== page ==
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A blunt knife is a pain to use and can also be an extremely dangerous piece of kitchen equipment. Keeping your knives sharp will keep kitchen frustration to a minimum and allow precise cuts no matter the size of the job. If you want to maintain the sharpest edge on your kitchen knife we have some tips on knife care that you can take advantage of.
Timber boards are kind to your knives
A timber cutting board is your knife’s best friend, because wood fibres are able to part around you knife’s blade which reduces friction and catching. Plastic cutting boards also part beneath your blade, but the more you cut on them the more they part leaving cavities for food and germs to collect in. Conversely many timbers are naturally antibacterial, but we do still recommend the old wash in hot soapy water.
Note: We are often asked in store whether we sell marble or glass cutting boards. We’re sorry to say that while these materials look sleek and beautiful in your kitchen there is no such thing as a glass, marble or any other stone or ceramic cutting board. Using your knives on these surfaces is like dragging them across a freeway.
Keep knives away from other utensils (especially other knives)
Have you ever been to a holiday home and struggled through dinner prep with a knife you found in the second draw down? Was it terribly blunt? Did you curse its existence? You’re not alone! Nothing makes a sharp knife go blunt like contact with other metal objects, especially when its knife on knife action. Give your quality blades a special home in your kitchen like a draw with dividers or better still a knife block. There are other alternatives for the truly devoted like leather knife cases or magnetic knife racks you can mount on the wall.
Dishwashers make your kitchen knives sad
Knives are made from steel. Sharp knives have very fine blades. Dish washing detergent is made from harsh astringent chemicals designed to get your dishes squeaky clean. Harsh astringent chemicals + fine steel blades = corrosion. Basically your dishwasher is slowly eating away at your blades, so when you can you should hand wash them as much as possible.
Kitchen knives are not box cutters or screwdrivers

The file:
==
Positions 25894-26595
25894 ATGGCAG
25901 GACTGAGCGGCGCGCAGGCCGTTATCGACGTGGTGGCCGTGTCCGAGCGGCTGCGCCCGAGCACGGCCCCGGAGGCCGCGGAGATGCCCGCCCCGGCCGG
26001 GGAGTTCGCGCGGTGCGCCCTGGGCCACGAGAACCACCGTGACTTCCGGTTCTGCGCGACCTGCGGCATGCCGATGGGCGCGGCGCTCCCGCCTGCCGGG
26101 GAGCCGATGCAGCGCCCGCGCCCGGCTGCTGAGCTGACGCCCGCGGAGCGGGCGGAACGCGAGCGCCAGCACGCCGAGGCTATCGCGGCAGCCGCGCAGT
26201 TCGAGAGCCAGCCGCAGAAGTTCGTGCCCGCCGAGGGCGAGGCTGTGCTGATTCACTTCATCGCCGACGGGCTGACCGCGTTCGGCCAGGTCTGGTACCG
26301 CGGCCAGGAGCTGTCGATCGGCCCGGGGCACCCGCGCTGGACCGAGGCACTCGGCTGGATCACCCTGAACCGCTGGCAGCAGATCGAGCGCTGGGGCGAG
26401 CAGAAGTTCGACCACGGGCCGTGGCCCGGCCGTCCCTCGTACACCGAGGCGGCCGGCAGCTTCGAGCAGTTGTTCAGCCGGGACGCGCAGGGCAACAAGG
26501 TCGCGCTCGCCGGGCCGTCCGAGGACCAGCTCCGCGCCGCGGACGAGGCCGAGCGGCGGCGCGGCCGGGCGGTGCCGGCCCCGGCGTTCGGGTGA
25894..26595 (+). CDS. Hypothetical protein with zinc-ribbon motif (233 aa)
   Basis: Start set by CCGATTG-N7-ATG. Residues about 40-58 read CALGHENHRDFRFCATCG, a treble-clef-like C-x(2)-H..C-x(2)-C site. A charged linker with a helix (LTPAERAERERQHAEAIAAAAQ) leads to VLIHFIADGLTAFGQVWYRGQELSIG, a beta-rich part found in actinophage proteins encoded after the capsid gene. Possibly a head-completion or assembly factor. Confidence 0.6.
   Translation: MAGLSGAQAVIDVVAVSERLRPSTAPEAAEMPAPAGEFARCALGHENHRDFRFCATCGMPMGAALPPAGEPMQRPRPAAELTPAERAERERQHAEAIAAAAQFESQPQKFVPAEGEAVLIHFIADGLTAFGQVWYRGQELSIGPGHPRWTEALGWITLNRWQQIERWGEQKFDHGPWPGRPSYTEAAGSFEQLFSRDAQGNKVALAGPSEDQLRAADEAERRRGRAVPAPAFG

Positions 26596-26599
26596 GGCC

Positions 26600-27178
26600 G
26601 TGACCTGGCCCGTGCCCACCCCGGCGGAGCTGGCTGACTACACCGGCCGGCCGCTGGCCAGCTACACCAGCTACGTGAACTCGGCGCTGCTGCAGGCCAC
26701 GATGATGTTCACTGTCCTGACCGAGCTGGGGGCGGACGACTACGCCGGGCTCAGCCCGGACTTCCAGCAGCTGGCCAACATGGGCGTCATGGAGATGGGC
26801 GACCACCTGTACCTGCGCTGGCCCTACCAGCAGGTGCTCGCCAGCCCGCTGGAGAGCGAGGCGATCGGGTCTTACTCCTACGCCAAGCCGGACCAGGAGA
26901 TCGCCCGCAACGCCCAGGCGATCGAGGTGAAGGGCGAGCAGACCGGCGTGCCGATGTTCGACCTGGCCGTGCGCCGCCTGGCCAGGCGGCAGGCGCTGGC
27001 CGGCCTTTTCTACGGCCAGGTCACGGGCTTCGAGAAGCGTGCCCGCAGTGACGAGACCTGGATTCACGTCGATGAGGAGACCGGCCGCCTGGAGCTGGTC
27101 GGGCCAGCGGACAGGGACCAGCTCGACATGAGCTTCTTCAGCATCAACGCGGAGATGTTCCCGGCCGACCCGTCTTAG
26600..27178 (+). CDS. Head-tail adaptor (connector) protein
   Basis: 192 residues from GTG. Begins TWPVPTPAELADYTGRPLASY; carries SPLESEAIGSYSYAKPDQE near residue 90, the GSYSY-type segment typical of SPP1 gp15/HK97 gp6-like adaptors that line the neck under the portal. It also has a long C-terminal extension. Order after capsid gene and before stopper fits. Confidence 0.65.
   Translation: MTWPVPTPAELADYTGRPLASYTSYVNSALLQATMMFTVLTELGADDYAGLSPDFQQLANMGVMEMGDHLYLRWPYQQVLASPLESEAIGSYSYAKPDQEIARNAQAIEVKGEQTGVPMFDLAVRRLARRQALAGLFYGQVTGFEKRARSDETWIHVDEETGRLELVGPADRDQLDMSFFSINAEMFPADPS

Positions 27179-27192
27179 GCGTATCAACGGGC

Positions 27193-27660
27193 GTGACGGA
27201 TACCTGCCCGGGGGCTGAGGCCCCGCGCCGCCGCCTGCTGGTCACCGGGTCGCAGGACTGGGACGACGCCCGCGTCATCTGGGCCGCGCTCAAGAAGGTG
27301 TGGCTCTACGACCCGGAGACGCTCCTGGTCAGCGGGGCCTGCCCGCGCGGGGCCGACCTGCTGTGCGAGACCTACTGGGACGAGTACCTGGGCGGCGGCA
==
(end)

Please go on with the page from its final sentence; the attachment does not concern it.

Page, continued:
You may think the above is a blindingly obvious statement, but many people around you think a knife is some kind of amazing utility tool that can be deployed for every task from opening a tin of paint to cutting through garden hose. Your knives are for cutting food and food alone. Make sure others know this too.
Never twist your blades unless they are made to twist
With the exception of boning and filleting knives, kitchen knives are not generally designed to twist or bend. Doing this places stress on the steel and increases the risk of your knife snapping while you are using it. Twisting and bending can be avoided by using a knife of an appropriate length for the job. You should also avoid dropping your knives as the impact with a hard kitchen floor will weaken the blade.
Don’t know how to sharpen a knife? Seek professional help!
We get it, the thought of sharpening your own knives is a romantic notion, but if you don’t know how to do it…then don't! Having your knives professionally sharpened once a year will keep them in tiptop shape and will help you avoid the dreaded curved blade of overzealous home sharpening. Most of our stores have a sharpening service, find your nearest store to enquire.
If you are feeling confident there are several different products you can use for knife sharpening at home:
Whetstone – a composite stone of fine ceramic particles that gently sharpens your blade. These stones are often dual sided with a coarse grain on one side to bring the blade back to a smooth consistent finish, and a fine grain to create a super sharp cutting edge.
Honing Steel – made of hardened aluminium, carbon steel or ceramic material, a honing steel generally does not sharpen your knife, but gently pushed back any microscopic flecks of steel that are causing your knife to catch in whatever you are cooking. Ceramic steels are a bit like a combination of a whetstone and a traditional honing steel. The fine grit of the ceramic consistently sheers away rough edges on the blade giving you a refreshed cutting edge.
Pull through knife sharpeners – not all of pull-through knife sharpeners are created equal. Investing in a quality pull-through sharpener will ensure you end up with sharpened rather than damaged blades. If you have Japanese knives you will want to ensure that the sharpening mechanisms in your pull-through are suited to your knives. This will usually be indicated on the product packaging, but if not you want to look for entirely ceramic sharpening mechanisms.
Now that you know a little bit more about knife care you should be able to get a lot more mileage out of your kitchen knives. Any knife no matter the price tag will perform better with a little TLC and make your meal prep that much easier.